Nearly half of young carers feel responsible for giving their family a good Christmas, according to a new survey.
The charity Action for Children has published the results of a poll of 347 young carers under 18 which shows the pressure they are under during the holiday period.
It found that 47% feel responsible for giving their family a good Christmas and 44% have missed out on Christmas social activities in the past due to their caring duties.
One in five (21%) is looking after a loved one for longer than most people spend at work, as they care for 11 hours or more a day over the Christmas break.
This would mean these young carers spend the equivalent of 10 days out of their two-week holiday caring.
Around one in five young carers reported feeling stressed (20%) or lonely (19%).
‘This time of year can be incredibly tough for young carers who are often isolated and missing out and at home cooking or cleaning instead of enjoying the festivities,’ said Julie Bentley, chief executive at Action for Children.
‘The services currently available just aren’t enough to support the number of young carers4. The new government must introduce a National Childhood Strategy to help them have a safe and happy childhood.
‘But until all vulnerable children get the support they need, we will be there for them. And that’s why we’re asking the public to get behind our Secret Santa campaign.’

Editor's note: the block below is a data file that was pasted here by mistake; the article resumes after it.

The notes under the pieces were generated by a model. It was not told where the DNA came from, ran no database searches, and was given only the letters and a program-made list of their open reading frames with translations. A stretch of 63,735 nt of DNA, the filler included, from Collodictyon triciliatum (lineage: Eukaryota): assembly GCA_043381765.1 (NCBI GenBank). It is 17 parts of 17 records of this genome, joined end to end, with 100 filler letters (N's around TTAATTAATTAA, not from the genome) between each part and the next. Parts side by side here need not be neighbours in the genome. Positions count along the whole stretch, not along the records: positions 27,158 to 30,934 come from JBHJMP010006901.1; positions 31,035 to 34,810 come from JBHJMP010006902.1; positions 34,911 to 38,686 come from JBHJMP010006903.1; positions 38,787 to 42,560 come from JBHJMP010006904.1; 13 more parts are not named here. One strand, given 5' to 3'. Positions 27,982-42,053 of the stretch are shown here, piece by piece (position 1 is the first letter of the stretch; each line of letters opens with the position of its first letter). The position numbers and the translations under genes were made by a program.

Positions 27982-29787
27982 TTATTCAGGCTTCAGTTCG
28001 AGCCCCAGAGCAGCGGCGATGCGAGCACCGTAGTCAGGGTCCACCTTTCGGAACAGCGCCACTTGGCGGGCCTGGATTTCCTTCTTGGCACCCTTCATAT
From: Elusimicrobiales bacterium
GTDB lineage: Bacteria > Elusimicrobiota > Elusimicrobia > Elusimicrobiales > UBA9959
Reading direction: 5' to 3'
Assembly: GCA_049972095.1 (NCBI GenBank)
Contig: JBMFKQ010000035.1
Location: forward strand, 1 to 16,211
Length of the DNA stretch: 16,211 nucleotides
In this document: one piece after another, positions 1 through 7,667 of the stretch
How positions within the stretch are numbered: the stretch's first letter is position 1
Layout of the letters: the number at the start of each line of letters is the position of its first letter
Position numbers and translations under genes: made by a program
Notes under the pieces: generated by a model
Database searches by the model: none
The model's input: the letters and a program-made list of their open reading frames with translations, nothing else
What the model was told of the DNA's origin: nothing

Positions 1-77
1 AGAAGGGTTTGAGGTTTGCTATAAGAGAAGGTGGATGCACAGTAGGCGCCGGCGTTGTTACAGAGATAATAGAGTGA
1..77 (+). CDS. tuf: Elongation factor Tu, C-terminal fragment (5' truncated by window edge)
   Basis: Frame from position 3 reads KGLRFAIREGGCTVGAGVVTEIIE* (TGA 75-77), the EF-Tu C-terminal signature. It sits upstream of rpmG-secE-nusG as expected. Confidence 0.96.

Responding to the report, Cllr Judith Blake, chair of the Children and Young People Board said: ‘Christmas is a tough time of year for many vulnerable children, including young carers who often face significant challenges.
‘Councils across the country work hard to make sure they are able to access the support they need while continuing to enjoy their childhoods and fulfil their full potential.
‘Every young carer has a right to an assessment to find out if they need additional support, and councils will do all they can to provide this support where needs are identified.
‘However, councils need the support of all members of the community to help identify young carers to make sure that their needs can be assessed quickly, and the necessary support provided.
‘Good relationships between councils, schools, the NHS and other organisations are crucial to making sure that children are referred as quickly as possible and get the support they need to help them live their lives to the fullest.’
‘We fully support calls for a national strategy to help children have a safe and happy childhood,’ she added.